Despite marijuana’s unpopularity within the current administration, U.S. Rep. Earl Blumenauer (D-Ore) believes that medical marijuana access will become a reality for the entire country within the next five years. A Gallup poll taken last October revealed that 60% of Americans were in favor of making cannabis use legal, and over 90% say that adults should be able to legally access cannabis for medical purposes. Given the positive shift in cultural attitudes, coupled with increased legalization, the congressman is certain that we will see a complete shift in nationwide cannabis access and policy by 2022.
Blumenauer, a progressive who has served on Oregon’s 3rd congressional district since 1996, is a strong supporter of marijuana reform. He notes that on election day, weed legalization earned more votes than Donald Trump or Hillary Clinton.
Frankly, marijuana has gone mainstream. This is gaining traction. It’s my personal assessment that it has come of age politically.
In five years, everyone will have access to medical marijuana. In five years, every state will be able to treat cannabis like a commodity.
At the present time, medical marijuana is legal in 29 states, while recreational has expanded to nine states.
There are currently 13 marijuana-related bills waiting for committee hearings in the House and Senate as bipartisan leadership looks to pass ambitious cannabis legislation never before seen on Capitol Hill. But getting the legislation signed into law by President Trump will most likely be a hurdle.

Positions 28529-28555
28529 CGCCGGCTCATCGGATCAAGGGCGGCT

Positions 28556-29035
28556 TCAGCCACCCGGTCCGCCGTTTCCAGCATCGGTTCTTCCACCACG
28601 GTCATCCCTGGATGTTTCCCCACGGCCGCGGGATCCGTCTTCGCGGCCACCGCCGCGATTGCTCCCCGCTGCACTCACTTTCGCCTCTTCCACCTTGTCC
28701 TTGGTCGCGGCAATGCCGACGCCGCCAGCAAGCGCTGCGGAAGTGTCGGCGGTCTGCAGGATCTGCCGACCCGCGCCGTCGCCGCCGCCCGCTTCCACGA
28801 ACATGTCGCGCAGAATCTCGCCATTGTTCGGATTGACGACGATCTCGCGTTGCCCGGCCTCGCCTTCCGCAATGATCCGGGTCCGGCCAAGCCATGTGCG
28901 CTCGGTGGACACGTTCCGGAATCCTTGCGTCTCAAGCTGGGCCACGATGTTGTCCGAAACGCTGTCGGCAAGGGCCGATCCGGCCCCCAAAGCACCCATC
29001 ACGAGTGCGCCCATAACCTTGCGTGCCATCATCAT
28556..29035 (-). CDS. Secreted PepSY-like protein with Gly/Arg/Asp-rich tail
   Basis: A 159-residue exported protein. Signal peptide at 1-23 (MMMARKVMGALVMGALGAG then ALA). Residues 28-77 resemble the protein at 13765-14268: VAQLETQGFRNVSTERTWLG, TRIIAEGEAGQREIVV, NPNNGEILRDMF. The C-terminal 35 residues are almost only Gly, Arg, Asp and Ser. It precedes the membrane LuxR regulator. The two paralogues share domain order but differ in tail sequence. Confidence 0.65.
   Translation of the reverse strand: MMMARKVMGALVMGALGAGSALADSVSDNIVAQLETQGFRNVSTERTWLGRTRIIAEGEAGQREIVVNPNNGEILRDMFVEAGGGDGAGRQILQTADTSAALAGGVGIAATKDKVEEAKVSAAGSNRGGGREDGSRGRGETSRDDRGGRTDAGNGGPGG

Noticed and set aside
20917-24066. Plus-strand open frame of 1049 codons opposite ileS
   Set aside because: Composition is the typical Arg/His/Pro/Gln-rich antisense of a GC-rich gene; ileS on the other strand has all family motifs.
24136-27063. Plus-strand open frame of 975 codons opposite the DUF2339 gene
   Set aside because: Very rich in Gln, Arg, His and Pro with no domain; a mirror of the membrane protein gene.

On Sunday, Attorney General Jeff Sessions stated that marijuana distribution in America is controlled by international drug cartels. Ironically, legalizing the drug on the federal level would indeed undermine the very cartels that Sessions seems to be concerned with.
Still, Blumenauer remains optimistic about where marijuana reform is headed in the near future.
I’m quite confident that we will ultimately be successful working with this administration, despite some confusing signals which have characterized everything from foreign policy to healthcare.
This is where the American public wants to go. To do otherwise would be to precipitate yet another clash for an administration bogged down in everything.
Besides, the U.S. would only be following North American trends as Canada just recently announced their plans to legalize recreational marijuana throughout the country. In 2009, Mexico decriminalized personal possession for up to five grams and the Senate voted to legalize medical marijuana in December.
Changes in federal drug policy may be an obstacle under Trump, but if states can continue to evolve without government intervention, Blumenauer sees a clear and inevitable path to nationwide cannabis access.
It’s going to take another two to four years to work this through. [But when it comes to legislative progress] I don’t think they want to pick a fight to be on the wrong side of the American public.